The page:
Digital Twins - Improving Business with Alternate Reality

Intro to Digital Twins:

What is a Digital Twin? A Digital Twin is a virtual replication of a real-life device or process. Using IoT sensors and known data, a digital twin is the result of the combined information. Digital Twins also use historical data, weather data, performance data and more. The more data that can be included to replicate the product/process the more realistic the tests will be.

Imagine if someone entered the data from a car and its parts into a virtual model based in physics. All of the part's weights, functions, capabilities, defects and so on. This model could be used as a doppelganger to the real-life device to identify problems, view the real-time service and warranty information, and so much more.

Digital twins can be used for just about anything. Primarily, businesses are using them to mimic products and processes to identify problems. It allows that product or process to be used in a virtual world that can be changed or manipulated without fear of real-life consequence.

Digital Twin technology has actually been around for some time. NASA developed an early digital twin to simulate conditions on Apollo 13, and today utilizes a digital twin to monitor the entire Space Center.


Source: Javier Graterol

What are the Benefits of a Digital Twin?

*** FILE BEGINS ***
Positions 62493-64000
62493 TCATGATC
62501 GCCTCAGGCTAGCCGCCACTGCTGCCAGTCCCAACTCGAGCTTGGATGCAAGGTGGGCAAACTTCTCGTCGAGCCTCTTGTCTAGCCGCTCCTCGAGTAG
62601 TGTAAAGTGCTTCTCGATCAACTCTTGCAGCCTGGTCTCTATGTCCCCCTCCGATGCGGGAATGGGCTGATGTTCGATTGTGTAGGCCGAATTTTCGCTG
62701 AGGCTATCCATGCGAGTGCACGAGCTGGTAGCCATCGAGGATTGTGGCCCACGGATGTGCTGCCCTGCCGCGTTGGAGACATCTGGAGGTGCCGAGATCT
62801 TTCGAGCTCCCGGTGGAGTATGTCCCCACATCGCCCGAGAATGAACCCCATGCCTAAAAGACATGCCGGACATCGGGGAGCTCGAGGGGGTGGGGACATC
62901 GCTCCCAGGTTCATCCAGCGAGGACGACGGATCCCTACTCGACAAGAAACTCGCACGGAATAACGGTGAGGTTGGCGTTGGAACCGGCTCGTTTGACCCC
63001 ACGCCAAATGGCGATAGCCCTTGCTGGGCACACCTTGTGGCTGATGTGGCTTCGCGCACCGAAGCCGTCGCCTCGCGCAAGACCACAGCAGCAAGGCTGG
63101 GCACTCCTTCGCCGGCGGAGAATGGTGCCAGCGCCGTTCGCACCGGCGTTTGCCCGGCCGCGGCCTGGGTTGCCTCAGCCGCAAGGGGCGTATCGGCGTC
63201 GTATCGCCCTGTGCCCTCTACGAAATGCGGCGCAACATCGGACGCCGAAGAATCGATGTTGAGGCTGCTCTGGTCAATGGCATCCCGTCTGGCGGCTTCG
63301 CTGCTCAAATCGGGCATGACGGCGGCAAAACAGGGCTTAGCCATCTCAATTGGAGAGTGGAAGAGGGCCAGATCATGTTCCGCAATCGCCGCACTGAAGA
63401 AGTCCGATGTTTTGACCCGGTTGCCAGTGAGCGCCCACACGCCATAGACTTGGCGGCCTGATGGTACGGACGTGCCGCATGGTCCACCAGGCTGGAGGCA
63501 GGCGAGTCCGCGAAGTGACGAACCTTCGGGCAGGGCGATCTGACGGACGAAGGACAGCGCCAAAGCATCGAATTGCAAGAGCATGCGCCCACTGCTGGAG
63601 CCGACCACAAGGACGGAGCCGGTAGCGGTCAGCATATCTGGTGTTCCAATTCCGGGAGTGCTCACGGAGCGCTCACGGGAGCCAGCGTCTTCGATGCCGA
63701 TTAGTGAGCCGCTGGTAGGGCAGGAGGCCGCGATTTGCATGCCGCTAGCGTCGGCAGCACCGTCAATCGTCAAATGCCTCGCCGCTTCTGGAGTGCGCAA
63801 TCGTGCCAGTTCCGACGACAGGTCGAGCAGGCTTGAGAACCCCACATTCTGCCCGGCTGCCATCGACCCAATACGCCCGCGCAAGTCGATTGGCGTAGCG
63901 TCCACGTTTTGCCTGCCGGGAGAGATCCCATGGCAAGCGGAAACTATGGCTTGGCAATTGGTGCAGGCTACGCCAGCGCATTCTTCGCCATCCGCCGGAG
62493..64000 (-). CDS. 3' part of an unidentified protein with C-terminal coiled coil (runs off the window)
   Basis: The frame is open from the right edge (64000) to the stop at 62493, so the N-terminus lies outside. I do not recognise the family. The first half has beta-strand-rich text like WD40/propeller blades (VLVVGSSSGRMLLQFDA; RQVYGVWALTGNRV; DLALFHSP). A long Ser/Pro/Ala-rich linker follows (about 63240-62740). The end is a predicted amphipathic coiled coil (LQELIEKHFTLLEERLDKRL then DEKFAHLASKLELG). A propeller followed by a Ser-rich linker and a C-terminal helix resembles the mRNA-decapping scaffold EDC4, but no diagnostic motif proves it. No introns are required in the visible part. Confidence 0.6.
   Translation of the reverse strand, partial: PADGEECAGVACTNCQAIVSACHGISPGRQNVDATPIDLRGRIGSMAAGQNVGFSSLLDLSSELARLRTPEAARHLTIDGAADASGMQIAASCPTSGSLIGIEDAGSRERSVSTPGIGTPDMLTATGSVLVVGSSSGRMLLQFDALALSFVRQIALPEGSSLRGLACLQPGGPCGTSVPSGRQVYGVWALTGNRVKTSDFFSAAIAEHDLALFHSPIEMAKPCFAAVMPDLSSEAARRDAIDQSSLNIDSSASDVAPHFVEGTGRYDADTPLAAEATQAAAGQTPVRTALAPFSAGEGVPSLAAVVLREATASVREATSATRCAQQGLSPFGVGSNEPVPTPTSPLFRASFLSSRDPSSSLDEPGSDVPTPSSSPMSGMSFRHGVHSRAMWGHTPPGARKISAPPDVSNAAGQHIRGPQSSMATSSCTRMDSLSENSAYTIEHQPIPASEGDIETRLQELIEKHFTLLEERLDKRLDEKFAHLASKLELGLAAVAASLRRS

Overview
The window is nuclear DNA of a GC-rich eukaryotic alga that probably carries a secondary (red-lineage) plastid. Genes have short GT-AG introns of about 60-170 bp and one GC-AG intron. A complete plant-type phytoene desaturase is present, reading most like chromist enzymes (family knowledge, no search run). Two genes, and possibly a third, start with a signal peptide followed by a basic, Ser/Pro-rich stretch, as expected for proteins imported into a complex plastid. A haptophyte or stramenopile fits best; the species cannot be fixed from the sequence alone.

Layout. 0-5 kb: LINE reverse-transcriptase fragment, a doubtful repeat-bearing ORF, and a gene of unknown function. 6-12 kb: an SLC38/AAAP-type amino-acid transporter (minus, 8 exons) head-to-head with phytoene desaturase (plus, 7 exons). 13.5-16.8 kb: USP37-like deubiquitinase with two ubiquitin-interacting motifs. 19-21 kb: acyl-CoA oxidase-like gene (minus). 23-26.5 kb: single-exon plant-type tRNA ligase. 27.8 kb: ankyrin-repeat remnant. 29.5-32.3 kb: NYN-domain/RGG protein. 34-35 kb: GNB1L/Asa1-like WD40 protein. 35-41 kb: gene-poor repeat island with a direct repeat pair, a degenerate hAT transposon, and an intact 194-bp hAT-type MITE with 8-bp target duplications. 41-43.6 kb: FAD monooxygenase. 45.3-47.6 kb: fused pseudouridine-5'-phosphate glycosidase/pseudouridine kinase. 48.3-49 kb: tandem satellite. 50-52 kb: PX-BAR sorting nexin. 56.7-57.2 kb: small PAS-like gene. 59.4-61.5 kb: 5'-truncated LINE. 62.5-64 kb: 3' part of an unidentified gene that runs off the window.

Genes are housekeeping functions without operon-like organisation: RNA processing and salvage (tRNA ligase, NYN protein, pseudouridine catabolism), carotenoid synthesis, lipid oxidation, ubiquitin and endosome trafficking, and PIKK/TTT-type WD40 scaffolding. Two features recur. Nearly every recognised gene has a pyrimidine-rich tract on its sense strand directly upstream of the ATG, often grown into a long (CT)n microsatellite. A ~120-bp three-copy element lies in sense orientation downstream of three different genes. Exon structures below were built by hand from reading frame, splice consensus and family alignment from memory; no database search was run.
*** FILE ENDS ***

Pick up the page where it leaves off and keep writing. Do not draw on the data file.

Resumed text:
• Better Reliability and Availability: Digital Twins can be accessed at any time. It is versatile and has the ability to act as a mutually exclusive device from its real-life counterpart .
  • Less Risk: Since you're working with a virtual copy and not the real thing, you can test and break the inner-working functions of the model without causing real harm. You can push the limits to maximize results without fear of breaking anything.
  • Increase Productivity: Digital Twins can be used to simulate the production process. Through incoming data, machine learning, and variable testing, the level of output from a process can be determined. Simulations can be used to determine maximum output, given the set of circumstances based in the virtual model.
  • Reduced Overall Cost: Although the start-up cost to make a Digital Twin could be expensive, the cost-savings come from the usage of the actual model. Businesses can now gain insights regarding the physical asset without the actual costs that would be incurred for a real-life test or experiment.

Digitial Twins: Video Example


Source: https://www.youtube.com/watch?v=fEI5oz33Ia8

What questions can a Digital Twin actually answer?

A model is only as good as the data it can provide. As seen in the video above, the Data Twin's value actually comes from the cheap and effective way to answer the tough questions that would normally come at a valuable price. If we wanted to answer the question, "How much weight can a part handle before it breaks?", we could test it virtually and we wouldn't have to actually break the part. This would save time and money. Let's look at some other valuable questions a Digital Twin could answer:


  • If we add a specific machine to the assembly line, how will that affect potential output?
  • How long will it take for a specific machine to break down?
  • What are the general reasons causing our machines to break down?